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African Health Monitor
Issue #19
March 2015
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Editorial

News and Events

Articles

Editorial

Immunization in the African Region

Dr Matshidiso Moeti
WHO Regional Director for Africa

Dr Matshidiso Moeti, WHO Regional Director for Africa

Vaccination has been lauded as one of the greatest public health achievements. Smallpox, a human disease, and rinderpest, which affects livestock, were eliminated through vaccination. Currently, several vaccines are given to children and adolescents to prevent a number of childhood diseases, including pneumonia, diarrhoea and measles. There has been a steady rise in immunization coverage over the years and vaccines have become available to many communities and populations, especially deprived communities in the countries of the WHO African Region. There has also been significant progress in the introduction of several new vaccines, including pneumococcal conjugate vaccine (PCV), rotavirus and conjugate meningitis vaccines in the Region. The impact of these new vaccines is being felt. There has been a dramatic decline in the incidence of meningitis due to Neisseria meningitidis serotype A and the Region is on course towards the elimination of meningococcal meningitis A epidemics.

Linked to immunization are the eradication, elimination and control of vaccine-preventable diseases. To achieve this, surveillance for diseases targeted by these vaccines has been strengthened in all countries as part of monitoring disease trends, vaccine impact and progress towards eradication, elimination and control. In the short time since the meningococcal meningitis A vaccine was introduced, in 2010, the epidemiological picture of epidemic meningitis has changed. Through a sustained partnership between the World Health Organization and PATH (Project for Appropriate Technologies for Health) – a non-profit global health innovation organization – the Meningitis Vaccine Project (MVP) has become a success story in which the new vaccine against meningococcal group A (the predominant cause of epidemic meningitis in the countries of the “meningitis belt”) has been developed and rolled out within 10 years.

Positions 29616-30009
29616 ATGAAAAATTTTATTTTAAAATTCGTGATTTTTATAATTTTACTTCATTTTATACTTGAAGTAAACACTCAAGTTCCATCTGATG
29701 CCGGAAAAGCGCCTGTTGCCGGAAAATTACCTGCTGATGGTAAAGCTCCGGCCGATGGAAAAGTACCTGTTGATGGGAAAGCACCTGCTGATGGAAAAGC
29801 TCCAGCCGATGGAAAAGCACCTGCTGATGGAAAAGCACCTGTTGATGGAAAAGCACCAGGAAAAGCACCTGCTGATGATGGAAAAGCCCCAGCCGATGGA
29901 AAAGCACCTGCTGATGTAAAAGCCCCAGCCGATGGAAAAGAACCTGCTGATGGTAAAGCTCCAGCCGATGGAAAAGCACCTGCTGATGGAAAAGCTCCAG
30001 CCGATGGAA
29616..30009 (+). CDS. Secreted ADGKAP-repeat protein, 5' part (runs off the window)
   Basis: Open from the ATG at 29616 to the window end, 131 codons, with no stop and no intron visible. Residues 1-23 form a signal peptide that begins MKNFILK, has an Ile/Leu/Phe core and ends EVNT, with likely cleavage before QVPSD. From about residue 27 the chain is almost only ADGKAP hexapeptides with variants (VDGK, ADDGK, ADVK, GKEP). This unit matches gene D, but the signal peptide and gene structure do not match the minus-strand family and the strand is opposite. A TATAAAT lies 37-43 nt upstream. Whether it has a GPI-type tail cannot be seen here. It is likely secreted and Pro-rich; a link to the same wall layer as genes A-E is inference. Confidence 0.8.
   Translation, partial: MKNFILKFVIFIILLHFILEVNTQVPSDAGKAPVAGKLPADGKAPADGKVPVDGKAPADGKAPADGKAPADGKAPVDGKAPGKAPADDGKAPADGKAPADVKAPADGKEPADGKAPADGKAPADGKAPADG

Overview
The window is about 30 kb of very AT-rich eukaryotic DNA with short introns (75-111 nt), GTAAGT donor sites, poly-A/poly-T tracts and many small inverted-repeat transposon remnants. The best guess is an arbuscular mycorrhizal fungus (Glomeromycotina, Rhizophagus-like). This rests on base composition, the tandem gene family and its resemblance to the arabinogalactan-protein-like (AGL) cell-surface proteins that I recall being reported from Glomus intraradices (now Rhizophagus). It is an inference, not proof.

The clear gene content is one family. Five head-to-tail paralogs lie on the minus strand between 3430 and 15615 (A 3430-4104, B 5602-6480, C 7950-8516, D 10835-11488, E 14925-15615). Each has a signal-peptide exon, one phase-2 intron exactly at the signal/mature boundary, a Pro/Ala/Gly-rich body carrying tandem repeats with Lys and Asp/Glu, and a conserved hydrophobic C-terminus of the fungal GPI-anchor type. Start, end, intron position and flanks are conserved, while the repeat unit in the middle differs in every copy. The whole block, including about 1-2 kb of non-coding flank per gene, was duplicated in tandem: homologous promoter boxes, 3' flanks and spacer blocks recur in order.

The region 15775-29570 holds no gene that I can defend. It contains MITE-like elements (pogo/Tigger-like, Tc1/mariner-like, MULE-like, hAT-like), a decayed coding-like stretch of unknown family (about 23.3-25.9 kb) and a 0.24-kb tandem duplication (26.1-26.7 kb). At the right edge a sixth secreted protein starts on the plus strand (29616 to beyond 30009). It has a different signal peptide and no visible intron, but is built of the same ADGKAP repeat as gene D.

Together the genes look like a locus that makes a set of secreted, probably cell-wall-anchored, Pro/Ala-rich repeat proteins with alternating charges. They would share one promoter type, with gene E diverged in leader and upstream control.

These successes have been made possible with the commendable leadership and unwavering commitment of governments and people in the Region and of partners. However, several challenges remain to be addressed. One major challenge is how to ensure equity in access to effective vaccines. There is also the struggle to promote an immunization culture, and place vaccination of the people on government, community and household agendas across the Region.

The comprehensive analysis of the progress made in immunization, status of disease eradication, elimination and control programmes, together with a discussion on the accompanying challenges presented in this special edition is extremely useful and timely. The articles carefully chart the successes and challenges of immunization in the African Region.

This special edition is a call to all stakeholders – governments and people of the African Region as well as partners – to increase efforts at making immunization a way of life across the Region. Governments should continue to make vaccination a top priority and commit adequate resources and communities should appreciate the value of immunization, and demand and protect immunization services as a basic right.

 

 

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